U.P. lawmakers: MDOC tearing down more than sewer system with latest Ojibway action

U.P. lawmakers: MDOC tearing down more than sewer system with latest Ojibway action

LANSING, Mich. — Sen. Ed McBroom and Rep. Greg Markkanen on Friday expressed disappointment in recent action by the state Department of Corrections (MDOC) to remove the sewer system from the site of the former Ojibway Correctional Facility in Marinesco.

Local and state officials have been exploring options for alternative uses for the facility, which the department shuttered in 2018.

“Despite its assurances to the contrary, the department has moved forward with its plan to remove the sewer ponds from the Ojibway Correctional Facility site without even considering changes to the system that could have addressed some of the department’s concerns,” said Sen. Ed McBroom, R-Vulcan. “I am disappointed and frustrated that the department has not been willing to work with lawmakers and locals on an amicable solution for all.”

McBroom said MDOC indicated last March that it could no longer afford to maintain the unused sewer ponds after it had initially stated at the time of the facility’s closure that it would keep them open.

The lawmakers reached out to the Michigan Department of Environment, Great Lakes, and Energy (EGLE) to determine other options, and officials within EGLE said they were willing to discuss modifications of the system’s permit, but MDOC had not consulted them.

State Rep. Greg Markkanen echoed McBroom’s frustration.

“Gogebic County is still feeling the negative effects of the prison closure,” said Markkanen, R-Houghton. “The state should be taking all steps necessary to help this region rebuild and explore opportunities for replacement. Instead, the department is taking steps that will make the facility more difficult to repurpose.”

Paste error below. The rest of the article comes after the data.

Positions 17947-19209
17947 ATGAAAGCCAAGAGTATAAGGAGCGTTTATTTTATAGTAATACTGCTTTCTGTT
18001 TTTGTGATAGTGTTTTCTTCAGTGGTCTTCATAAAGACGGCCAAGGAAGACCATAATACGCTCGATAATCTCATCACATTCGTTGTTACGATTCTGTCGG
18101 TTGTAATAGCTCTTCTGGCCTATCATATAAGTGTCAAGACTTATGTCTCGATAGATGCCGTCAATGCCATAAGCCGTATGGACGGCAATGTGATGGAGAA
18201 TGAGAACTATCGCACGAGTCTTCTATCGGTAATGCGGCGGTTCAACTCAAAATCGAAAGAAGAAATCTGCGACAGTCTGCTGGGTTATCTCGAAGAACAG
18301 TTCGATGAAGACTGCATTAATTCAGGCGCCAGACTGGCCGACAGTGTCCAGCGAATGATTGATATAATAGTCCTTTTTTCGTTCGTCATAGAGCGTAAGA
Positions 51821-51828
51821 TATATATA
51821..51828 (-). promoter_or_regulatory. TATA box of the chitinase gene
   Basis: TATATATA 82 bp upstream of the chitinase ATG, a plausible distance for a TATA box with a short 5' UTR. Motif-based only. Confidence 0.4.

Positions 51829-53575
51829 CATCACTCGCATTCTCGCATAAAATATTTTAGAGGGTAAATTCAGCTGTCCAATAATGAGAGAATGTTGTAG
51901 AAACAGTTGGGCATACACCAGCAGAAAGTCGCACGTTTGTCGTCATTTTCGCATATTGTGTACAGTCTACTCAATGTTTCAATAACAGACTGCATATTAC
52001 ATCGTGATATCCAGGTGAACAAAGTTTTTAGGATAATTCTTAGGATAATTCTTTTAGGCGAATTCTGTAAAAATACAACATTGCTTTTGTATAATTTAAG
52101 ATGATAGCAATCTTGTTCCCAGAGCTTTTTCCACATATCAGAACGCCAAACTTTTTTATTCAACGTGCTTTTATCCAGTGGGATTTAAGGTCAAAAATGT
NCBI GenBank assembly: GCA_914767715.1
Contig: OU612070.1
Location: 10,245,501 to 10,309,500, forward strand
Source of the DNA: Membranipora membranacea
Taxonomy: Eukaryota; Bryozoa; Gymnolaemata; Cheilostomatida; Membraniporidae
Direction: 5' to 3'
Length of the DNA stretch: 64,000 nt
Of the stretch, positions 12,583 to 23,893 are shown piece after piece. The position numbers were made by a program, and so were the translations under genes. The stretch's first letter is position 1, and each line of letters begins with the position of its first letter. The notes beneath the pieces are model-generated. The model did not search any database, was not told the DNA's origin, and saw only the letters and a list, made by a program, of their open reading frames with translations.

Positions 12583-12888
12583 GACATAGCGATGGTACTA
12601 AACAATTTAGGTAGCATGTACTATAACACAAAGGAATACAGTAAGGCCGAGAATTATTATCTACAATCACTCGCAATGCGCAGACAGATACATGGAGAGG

The lawmakers and local community leaders believe removal of the sewer system will make other potential uses, such as a regional jail or training facility or some other private use, more expensive for the new users.

“The extreme speed of the closure process alone seems suspect,” McBroom said. “How often has anyone heard of a big project like this being let out, bid, selected and finished in two months? That is why I tried to delay it by filing an affidavit against the department in an attempt to get an injunction.”

Unfortunately, McBroom said the injunction was not granted and removal began this week.

“We will continue to push Lansing to remember the collateral damage of these actions on our communities,” said Markkanen. “We won’t stop working with local leaders to bring opportunities to the people the state has left behind.”






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